SMART BY NAME, SMART BY NATURE. The production version of the Smart Diesel is greener than Kermit the Frog.So is Danny Cobbs a fan,or will he just be a Statler or a Waldorf?
A year or two ago, mention the words “carbon footprint”, and most people would have thought of something like a trail left by someone who had just walked through a pile of soot. Now, it’s the main topic of conversation at suburban dinner parties. It also seems children are being taught to recycle their pencils, while old age pensioners are being asked to refrain from breaking wind to save the ozone layer. Everyone is doing their bit for the environment. Those with political voices are never shy to jump on the windpowered bandwagon, and in a desperate attempt to win the public’s vote, are ditching their big gasguzzling plutocrat barges for greener modes of transport. Heck, even Al Gore recently got in on the act by gathering together a motley crowd of the world’s glitterati to do their bit to highlight the impending plight of our planet.
The finger of blame has to be pointed somewhere for the pollutants. After all, a scapegoat is a great animal to kick around when we don’t want to feel guilty about our own mistakes. Emerging markets and the developed world always get a good prodding. Industry gets a nudge to the ribs (and a Chinese burn for those who are not particularly eco-friendly). But when it comes to really sticking the boot in, the much-maligned car industry can always expect a swift knee to the groin. What few people realise, though, is that car makers started cleaning up their act years ago. They saw the impact the combustion engine was having on the environment long before David Cameron thought about getting on his bike. Smart, the company that first brought us the micro city car, was one of the first to sell a vehicle on the attributes of size and economy, rather than on performance and handling. After disastrously dipping its toe into the small family hatchback segment (with the ForFour), and not faring too well with the critically-acclaimed sports coupé Roadster, Smart is reverting back to doing what it does best, and is putting its best efforts into the roller-boot-size ForTwo.
At the beginning of this year, Smart unveiled a slightly bigger new model. Apart from growing marginally in all directions, not much has changed visually. Except, that is, when you look at the engine line-up. Before, Smart only ever offered a petrol engine with different power outputs – now a diesel is included in the range. But this isn’t any old pot-burner: it turns the funky Smart into the most frugal and cleanest car on the market. A few issues ago we reviewed the pre-production version of the car we review today and it has improved… This tiny 799cc, 45 bhp, three-cylinder CDi engine is the perfectmatch for the ForTwo, and for the planet. Emitting just 90 grammes of CO2 per kilometre, means it is cleaner than the ecowarrior’s preferred chariot, the Toyota Prius. Not only will it go about its business in a way that would have Kim and Aggie squirming with delight, it’ll do 85.6 miles on one gallon of the blackhandled liquid. The diesel does add extra weight, as compared with the petrol version, but it really isn’t that noticeable. The semi-auto gearbox has been livened-up, yet there is still a slight lag as it decides to change up the cogs.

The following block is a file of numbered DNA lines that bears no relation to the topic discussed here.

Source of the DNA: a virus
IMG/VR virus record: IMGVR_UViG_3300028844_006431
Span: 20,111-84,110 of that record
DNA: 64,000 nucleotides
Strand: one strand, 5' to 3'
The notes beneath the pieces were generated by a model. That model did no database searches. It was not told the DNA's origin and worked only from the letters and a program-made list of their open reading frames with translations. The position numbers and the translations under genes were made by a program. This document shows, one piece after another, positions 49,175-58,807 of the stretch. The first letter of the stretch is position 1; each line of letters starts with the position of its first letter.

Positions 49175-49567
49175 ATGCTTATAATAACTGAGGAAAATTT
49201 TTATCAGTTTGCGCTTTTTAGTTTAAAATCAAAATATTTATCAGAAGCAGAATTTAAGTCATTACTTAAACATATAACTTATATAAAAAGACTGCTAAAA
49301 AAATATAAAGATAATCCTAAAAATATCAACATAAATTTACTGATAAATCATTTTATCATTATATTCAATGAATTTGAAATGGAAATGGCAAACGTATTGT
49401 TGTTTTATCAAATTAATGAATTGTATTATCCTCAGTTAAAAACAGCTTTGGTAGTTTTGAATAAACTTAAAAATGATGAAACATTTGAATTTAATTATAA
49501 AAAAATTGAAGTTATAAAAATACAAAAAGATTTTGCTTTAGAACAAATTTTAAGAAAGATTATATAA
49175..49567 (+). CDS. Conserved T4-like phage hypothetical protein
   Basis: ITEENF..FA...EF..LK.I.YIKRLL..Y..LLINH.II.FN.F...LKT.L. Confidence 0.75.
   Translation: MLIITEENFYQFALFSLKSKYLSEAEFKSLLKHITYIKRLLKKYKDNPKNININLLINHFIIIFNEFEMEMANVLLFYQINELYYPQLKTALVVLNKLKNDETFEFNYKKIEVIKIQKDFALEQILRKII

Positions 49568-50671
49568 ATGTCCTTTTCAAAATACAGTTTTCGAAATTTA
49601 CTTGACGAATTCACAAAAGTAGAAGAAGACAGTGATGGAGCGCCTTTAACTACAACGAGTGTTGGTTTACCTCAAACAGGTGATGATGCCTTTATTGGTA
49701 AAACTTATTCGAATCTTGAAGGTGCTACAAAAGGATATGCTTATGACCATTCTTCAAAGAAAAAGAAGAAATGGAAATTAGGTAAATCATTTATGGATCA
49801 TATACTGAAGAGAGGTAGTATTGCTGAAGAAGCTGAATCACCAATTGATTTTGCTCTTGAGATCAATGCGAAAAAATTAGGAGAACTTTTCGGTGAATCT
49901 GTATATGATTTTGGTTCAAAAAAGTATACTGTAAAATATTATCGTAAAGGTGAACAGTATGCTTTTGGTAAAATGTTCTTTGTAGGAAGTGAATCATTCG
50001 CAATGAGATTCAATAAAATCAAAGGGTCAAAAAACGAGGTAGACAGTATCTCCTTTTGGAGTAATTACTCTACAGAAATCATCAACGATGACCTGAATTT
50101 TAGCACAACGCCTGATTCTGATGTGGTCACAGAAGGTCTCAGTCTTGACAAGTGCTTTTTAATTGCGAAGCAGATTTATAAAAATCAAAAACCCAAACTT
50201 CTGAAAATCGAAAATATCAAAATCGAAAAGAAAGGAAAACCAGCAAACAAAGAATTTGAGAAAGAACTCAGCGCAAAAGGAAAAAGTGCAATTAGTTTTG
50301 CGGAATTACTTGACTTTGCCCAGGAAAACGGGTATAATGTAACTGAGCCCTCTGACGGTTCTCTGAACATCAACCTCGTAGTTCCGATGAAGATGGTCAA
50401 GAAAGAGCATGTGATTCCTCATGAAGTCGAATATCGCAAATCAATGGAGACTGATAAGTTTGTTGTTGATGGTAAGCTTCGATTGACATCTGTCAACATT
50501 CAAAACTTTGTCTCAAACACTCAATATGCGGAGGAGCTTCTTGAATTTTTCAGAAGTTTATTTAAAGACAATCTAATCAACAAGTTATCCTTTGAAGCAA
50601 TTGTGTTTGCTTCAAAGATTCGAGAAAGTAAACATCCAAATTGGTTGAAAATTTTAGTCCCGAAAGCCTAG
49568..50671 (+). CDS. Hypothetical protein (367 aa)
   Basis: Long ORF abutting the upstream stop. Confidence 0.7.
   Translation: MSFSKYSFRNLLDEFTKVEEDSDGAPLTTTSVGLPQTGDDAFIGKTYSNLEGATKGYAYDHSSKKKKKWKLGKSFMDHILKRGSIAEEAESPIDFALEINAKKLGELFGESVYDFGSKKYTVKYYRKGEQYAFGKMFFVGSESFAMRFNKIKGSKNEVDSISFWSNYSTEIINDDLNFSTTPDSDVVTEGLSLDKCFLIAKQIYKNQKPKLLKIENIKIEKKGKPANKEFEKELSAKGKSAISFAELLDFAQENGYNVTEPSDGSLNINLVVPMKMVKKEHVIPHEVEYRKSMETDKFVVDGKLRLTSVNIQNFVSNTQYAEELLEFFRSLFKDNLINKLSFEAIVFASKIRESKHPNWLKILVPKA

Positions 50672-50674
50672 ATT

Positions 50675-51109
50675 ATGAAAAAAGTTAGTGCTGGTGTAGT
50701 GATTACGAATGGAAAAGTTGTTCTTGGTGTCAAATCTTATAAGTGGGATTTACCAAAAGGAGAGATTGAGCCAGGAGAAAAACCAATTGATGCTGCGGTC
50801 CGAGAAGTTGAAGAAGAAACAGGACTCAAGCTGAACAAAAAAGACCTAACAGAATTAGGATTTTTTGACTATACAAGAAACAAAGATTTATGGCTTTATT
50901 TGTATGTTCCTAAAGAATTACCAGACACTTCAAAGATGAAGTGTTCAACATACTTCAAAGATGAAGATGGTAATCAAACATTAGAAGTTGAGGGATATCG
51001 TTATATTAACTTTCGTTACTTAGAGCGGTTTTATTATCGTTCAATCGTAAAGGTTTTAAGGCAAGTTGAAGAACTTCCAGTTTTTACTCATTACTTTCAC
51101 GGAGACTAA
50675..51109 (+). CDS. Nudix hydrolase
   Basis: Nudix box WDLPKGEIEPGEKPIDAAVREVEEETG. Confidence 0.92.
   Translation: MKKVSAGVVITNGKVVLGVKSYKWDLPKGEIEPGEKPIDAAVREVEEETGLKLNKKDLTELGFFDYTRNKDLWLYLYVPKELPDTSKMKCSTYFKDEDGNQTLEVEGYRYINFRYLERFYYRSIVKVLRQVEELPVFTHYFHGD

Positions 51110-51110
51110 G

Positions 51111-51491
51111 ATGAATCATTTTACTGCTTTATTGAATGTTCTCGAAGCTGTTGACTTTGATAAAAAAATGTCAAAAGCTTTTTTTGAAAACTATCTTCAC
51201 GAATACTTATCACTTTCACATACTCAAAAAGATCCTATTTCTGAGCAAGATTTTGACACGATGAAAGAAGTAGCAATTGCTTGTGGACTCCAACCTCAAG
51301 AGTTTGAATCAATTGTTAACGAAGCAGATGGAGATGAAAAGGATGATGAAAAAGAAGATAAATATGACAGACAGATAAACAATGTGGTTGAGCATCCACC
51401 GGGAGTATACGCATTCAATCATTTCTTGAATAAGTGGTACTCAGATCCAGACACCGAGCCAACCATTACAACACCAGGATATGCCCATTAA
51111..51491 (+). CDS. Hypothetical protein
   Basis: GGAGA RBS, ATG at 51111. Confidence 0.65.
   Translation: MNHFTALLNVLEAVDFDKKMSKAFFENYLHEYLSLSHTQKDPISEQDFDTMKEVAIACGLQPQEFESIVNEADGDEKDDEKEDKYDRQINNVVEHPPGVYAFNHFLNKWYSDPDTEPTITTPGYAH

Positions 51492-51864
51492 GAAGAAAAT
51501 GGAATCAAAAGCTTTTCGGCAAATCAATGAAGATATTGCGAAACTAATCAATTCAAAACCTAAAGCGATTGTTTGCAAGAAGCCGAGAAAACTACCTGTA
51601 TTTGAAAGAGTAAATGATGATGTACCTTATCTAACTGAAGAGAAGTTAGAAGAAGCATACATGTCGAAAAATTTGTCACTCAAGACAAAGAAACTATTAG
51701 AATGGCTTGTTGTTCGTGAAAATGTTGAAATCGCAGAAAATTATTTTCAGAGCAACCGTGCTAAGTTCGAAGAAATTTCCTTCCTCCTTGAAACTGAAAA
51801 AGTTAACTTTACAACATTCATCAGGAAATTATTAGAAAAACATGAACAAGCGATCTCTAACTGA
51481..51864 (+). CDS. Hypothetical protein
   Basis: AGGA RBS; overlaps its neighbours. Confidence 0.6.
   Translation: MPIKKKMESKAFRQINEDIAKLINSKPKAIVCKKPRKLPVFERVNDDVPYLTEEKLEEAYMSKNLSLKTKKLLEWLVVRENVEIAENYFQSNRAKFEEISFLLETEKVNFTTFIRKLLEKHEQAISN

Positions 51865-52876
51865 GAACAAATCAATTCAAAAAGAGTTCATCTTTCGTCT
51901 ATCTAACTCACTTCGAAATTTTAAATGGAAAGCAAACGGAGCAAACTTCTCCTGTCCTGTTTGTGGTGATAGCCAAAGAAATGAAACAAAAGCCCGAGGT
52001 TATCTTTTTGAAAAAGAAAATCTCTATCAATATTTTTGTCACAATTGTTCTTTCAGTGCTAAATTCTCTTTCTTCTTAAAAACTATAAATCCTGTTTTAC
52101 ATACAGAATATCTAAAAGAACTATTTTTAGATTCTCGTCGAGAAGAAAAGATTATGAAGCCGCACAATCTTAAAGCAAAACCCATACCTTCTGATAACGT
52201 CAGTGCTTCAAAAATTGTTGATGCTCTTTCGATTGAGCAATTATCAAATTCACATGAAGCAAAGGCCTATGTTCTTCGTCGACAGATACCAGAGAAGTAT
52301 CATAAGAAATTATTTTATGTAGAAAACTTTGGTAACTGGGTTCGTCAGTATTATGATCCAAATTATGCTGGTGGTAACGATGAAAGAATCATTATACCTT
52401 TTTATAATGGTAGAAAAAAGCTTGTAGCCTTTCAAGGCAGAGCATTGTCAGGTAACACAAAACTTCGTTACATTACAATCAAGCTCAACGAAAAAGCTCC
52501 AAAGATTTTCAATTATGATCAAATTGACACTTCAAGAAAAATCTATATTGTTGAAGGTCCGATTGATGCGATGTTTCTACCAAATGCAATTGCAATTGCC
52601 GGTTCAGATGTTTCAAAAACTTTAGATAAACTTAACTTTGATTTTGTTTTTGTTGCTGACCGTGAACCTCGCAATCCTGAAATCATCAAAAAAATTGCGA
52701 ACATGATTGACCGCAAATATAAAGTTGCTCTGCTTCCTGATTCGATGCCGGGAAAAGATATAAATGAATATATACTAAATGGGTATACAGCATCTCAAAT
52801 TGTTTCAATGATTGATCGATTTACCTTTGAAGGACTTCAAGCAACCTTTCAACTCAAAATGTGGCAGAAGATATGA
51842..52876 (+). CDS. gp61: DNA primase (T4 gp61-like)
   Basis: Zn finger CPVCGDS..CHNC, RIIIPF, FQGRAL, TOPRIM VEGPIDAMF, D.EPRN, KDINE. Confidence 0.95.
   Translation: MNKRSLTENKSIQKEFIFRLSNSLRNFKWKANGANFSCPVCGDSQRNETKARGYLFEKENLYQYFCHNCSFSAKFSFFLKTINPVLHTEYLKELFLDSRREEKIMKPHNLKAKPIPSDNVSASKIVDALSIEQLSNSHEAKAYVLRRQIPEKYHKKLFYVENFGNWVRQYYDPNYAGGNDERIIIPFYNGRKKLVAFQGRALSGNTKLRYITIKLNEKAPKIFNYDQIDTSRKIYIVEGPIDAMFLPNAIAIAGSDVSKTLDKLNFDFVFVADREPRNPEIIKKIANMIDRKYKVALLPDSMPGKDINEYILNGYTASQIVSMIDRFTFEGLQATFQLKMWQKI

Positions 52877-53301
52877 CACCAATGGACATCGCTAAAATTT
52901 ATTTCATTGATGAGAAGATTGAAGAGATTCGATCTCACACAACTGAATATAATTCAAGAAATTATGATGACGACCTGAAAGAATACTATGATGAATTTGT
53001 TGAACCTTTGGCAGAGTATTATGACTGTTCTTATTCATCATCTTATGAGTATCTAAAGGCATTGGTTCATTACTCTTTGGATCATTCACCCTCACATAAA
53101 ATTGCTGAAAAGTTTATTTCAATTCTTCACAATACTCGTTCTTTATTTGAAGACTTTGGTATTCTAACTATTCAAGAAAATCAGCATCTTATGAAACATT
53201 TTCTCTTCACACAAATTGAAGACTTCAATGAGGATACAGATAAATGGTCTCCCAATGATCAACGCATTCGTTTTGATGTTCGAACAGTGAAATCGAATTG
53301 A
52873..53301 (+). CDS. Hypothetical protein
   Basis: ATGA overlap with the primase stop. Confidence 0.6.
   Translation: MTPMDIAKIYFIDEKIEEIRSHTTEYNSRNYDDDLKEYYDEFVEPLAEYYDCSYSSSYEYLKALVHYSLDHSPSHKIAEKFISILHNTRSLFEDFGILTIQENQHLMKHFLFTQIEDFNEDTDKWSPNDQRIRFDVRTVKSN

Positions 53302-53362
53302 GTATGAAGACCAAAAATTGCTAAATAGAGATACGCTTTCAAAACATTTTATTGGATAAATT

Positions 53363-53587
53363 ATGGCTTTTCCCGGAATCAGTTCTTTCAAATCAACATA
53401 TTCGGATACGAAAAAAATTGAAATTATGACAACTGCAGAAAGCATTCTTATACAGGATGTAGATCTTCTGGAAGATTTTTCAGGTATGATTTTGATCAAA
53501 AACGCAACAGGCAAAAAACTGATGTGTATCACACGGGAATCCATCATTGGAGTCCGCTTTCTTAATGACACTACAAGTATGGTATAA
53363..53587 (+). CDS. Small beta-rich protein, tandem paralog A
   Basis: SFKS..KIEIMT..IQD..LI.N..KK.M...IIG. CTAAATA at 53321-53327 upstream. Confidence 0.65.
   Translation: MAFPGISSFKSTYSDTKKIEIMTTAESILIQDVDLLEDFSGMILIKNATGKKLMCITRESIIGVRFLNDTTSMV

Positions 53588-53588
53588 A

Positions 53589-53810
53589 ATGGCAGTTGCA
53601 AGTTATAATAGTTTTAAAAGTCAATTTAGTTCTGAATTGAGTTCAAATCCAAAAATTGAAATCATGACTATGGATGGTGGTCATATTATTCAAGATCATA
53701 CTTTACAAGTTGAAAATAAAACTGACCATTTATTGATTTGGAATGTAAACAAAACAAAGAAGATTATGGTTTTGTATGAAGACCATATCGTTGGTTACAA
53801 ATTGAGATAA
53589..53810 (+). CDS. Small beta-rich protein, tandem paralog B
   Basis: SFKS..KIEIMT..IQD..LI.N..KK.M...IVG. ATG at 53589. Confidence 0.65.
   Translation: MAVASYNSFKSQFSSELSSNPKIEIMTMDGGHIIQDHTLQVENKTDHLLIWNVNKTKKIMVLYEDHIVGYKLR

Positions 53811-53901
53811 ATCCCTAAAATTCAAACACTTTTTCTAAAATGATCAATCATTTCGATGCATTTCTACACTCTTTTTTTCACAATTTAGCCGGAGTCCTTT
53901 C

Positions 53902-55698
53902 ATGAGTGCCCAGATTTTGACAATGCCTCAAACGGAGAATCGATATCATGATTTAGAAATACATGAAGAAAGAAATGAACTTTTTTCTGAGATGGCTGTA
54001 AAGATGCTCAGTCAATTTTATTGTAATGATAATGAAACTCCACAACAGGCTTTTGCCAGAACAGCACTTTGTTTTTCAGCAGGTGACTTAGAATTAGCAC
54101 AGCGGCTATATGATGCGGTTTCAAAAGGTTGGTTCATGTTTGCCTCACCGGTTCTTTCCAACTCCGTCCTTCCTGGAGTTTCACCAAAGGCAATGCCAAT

You do learn to forgive it, though, and adapt your driving technique to accommodate the transmission’s inadequacies. The rest of the car remains virtually unchanged. Inside, there’s the funky interior to keep with Smart’s hip-nhappening image. A few more cubbyholes and stowage compartments have been added, and, just like the previous model, all the panels are easily interchangeable. The most surprising thing is the amount of interior space there is now. There was a reasonable amount of space in the last model, yet this one seems so much bigger inside. Bit of a Tardis, really! It is still strictly a twoseater, but the cabin opens up to seat passenger and driver in a relaxing, roomy, and airy setting. There’s even space behind the two, body-hugging seats for a week’s groceries. But there is a problem I can see with the Smart diesel – there are no current plans to make it in a right-hand drive version. That’s not to say it won’t ever happen, and demand in Europe is proving that the diesel option is more popular… Smart UK is muttering about bringing in a few hundred to “test the water” by the end of this year. When and if this happens, these are expected to sell for an estimated £9,000.
Like so many of us, I have kids. I would hate to see them, or their children, or their children’s children suffer because we were too short-sighted to see the bigger picture. I’m not going to stop attending car launches because I’ve suddenly sprung a greener side, but what I will do is advocate the benefits of certain cars above others when they can offer a friendlier environment for us to live in. That’s why I haven’t started waxing lyrical about the Smart’s ride or handling, because in this instance it really doesn’tmatter – although there’s not much wrong with it. I watched Duran Duran play Live Earth, and itmade me think, just a little. If those old geezers are doing their bit, perhaps I should do mine.
On sale: (probably) from Dec 2007 // Price from: £9,000 (estimated).
- Price: £9,000 (est>Engine: 799cc 3-cyl valves CDi
- Max Power: 45bhp at 3,800 rpm
- Max Torque: 81 lb ft at 2,000-2,500 rpm
- Combined Consumption: 85.6mpg
- CO2 Emissions (taxband): 90g/km (A)
- 0-62mph: 19.8secs
- Max speed: 84mph
Impressive, planet-saving 85.6 mpg, low CO2 emissions, the original city car and breeze to park! Cheap to run
Only two seats, currently only left-hand drive, not that cheap. A car for buzzing around town rather than an all-rounder